2023 | rated R | starring Joaquin Phoenix, Nathan Lane, Amy Ryan, Patti LuPone, Zoe Lister-Jones, Parker Posey | written & directed by Ari Aster | 3h |
Beau is afraid of a lot of things. Sex, his mother, the outside world. All with good reason as we’ll see in Ari Aster’s high anxiety comedy Beau is Afraid. A deftly sketched film of wobbly tones that move from slapstick comedy to full-blown psycho horror constantly threatening to collapse, but never quite does. Beau feels like Aster charging his success and capital against the A24 company credit card. After blowing the doors off his debut with the excellent Hereditary and becoming a divisive viral meme with Midsommer, he spends that capital with a Kitchen Sink passion project bound to appeal to a limited audience. This is the type of thing that can doom or elevate auteurs. Richard Kelly spent his good will from Donnie Darko to make the bonkers apocalyptic satire Southland Tales and destroyed his career. Zach Snyder turned 300 into Sucker Punch. Gore Verbinski rode Pirates of the Caribbean to A Cure for Wellness. Yet, you also have filmmakers like Paul Thomas Anderson who rolled Boogie Nights into Magnolia. All these passion projects have several things in common. They are indulgent, overly long, weird, messy, ambitious and not for the average movie-goer. Fortunately, Beau isn’t Southland Tales. It’s a film that breaks Aster out of the horror genre, if only from full blown horror to psychologically disturbing.
Joaquin Phoenix is expectedly terrific as Beau, a loser, imprisoned by his own crippling fear to stand up to anything and a world around him constantly attacking him – often quite literally. Where nowhere is safe, not his bedroom, not his bathtub, not the home of a kind stranger that takes him in and nurses him to help. The inciting incident here is hilariously simple. Beau needs to get home to his mother (Patti LuPone and Zoe Lister-Jones), but after a sleepless night takes one of his anxiety pills without water. This sets off a chain of events, absurd, violent, epic and increasingly surreal as Beau travels across the country to get to his mother. Encountering one vignette and colorful, if suspicious character, along the way. We meet the overly nice Grace (Amy Ryan) and Roger (Nathan Lane) who take him in, a recovery threatened by their jealous daughter Toni (Kylie Rogers) and the traumatized war vet living in the driveway. Everyone around Beau wants something from him, threatens him or stares him down through a window and Aster spends 3 hours putting us in his state of miserable, increasingly hallucinatory anxiety.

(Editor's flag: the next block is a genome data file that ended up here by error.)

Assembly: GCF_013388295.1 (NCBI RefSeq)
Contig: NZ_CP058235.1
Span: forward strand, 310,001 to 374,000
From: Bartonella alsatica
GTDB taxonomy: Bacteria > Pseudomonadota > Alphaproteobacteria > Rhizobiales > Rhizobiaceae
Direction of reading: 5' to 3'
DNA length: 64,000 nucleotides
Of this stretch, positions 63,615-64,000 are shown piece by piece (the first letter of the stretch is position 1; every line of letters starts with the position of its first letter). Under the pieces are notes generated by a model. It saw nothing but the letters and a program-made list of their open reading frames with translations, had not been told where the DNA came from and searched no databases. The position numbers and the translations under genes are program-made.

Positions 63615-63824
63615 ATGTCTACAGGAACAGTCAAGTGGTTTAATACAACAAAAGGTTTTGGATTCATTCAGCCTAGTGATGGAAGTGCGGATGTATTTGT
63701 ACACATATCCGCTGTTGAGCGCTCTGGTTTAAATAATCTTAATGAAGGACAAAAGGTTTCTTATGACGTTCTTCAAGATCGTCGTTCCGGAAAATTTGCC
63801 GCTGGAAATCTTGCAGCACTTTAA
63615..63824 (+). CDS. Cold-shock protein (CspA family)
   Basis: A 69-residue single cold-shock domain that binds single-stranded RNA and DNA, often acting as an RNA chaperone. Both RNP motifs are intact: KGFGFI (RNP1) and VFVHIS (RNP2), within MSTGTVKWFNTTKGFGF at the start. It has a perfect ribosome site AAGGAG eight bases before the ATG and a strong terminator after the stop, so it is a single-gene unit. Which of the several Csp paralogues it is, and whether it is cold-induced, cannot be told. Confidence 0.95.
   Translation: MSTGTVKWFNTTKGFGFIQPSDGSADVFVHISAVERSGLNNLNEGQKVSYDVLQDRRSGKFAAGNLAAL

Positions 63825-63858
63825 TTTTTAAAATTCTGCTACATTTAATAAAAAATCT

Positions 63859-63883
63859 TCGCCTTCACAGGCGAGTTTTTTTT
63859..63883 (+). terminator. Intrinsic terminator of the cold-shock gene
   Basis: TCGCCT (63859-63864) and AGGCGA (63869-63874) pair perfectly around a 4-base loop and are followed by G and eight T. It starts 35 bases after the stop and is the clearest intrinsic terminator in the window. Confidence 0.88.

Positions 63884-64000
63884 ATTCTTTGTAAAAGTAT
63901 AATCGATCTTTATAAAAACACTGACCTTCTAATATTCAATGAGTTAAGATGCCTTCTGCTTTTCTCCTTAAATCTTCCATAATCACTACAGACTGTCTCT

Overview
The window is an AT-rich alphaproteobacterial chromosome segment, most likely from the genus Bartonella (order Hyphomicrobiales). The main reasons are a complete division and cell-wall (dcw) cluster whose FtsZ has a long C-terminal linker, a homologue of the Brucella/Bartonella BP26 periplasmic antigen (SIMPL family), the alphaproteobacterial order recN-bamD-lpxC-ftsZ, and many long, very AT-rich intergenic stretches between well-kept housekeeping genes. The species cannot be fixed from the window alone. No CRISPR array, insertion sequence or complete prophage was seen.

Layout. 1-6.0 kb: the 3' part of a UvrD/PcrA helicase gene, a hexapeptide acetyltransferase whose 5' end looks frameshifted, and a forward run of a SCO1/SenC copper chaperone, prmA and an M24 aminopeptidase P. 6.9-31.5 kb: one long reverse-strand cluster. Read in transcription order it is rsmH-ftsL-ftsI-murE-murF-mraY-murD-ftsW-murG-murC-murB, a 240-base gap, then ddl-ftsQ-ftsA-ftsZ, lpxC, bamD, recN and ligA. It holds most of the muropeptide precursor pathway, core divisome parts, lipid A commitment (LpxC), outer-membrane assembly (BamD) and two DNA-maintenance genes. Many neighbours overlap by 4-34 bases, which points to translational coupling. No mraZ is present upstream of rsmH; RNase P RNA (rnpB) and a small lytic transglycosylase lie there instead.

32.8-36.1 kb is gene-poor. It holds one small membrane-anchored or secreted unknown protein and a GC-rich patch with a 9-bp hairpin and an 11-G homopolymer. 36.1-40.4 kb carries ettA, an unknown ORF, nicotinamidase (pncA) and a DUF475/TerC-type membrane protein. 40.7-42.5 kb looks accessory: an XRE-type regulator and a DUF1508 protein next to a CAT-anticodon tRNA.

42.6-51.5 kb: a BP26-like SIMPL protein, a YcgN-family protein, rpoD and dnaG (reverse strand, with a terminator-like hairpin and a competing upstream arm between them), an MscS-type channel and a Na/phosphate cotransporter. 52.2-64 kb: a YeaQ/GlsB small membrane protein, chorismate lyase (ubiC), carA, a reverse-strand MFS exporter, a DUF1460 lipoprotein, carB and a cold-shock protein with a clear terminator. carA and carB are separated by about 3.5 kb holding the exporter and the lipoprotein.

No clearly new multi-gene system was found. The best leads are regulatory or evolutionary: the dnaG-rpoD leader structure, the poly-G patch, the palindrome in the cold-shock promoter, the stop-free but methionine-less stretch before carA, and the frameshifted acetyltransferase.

If Hereditary used a ghost story curse to tell the story of people trapped by life in a fateful cycle of doom, Beau does that literally, with a comic Kafka-esque sense of absurdity the movie sends Beau on a modern adventure full of domestic horrors. While it moves at a leisurely pace it also doesn’t feel episodic, as these movies tend to do. This despite it being built around 4 large set pieces and woven through with childhood flashbacks and, at one point, an animated sequence and a Wes Anderson-esque play. Aster, a master world builder, puts a movie’s worth of detail into each part creating something that feels lived-in amid the frothy cocktail of bum fights, paint drinking, killer chandeliers, adolescent crushes and sex anxiety. This thing could have so easily been a disaster, but Aster maintains total command over the film, allowing it to explode into bouts of chaos but keeping the plot moving along smoothly.
Beau himself is frustratingly inert as a character, a trait he shares with a lot of traditional horror protagonists who let cowardice and inaction seal their fate. In this case, it’s all part of Aster’s master plan to tease us into the dark recesses of his lead’s mind and bolt the door behind us. I was down for it at every step, mostly because of Phoenix’s performance (he spends most of the film in his pajamas) and to see what new horror would spring from Aster’s endlessly inventive mind.
The first act of the film is laugh-out-loud funny. It thrives on chaos and awkwardness and is masterful all around. The 2nd is eerie, the third is fantastical and the final is a slow-dipped head-trip. Much like this year’s Oppenheimer, Beau is 3 hours and climaxes at the 2 hour mark. And much like Oppenheimer, that final hour drags into full blown paranoia and the outsized ambition of filmmaking indulgence. The first 2 hours of his movie might be my favorite put on film this year. The third act throws cold water on the adventure and starts to chip away at all the good will the film had built up, threatening to turn into heady self parody. It’s not as marvelous as what came before, but at least it doesn’t completely destroy the experience. Even in it’s final act, when it’s gone completely off the rails, I still admired that a movie like this can still get made.
Beau is Afraid is a beautifully crafted, precisely-tuned genre blender that’s notes waft between comedy and nightmare, at once hilarious, ironic and cruel. It’s epic just for the sake of it and defies a simple description, denying formula entirely and creating it’s own world with each new detail and revelation. It’s challenging for the audience, funny, eerie and requires a lot from all of it’s performers. Everything here is heightened to theatricality, but played with a straight face. Some will find it a misery-porn stress factory, others, a hyper-stylized submersion in an unfair world that finally speaks to them. It might not be perfect, it might overstay it’s welcome just a tad and might have the need for it’s own existence debated for years to come. It also might be my favorite movie so far this year.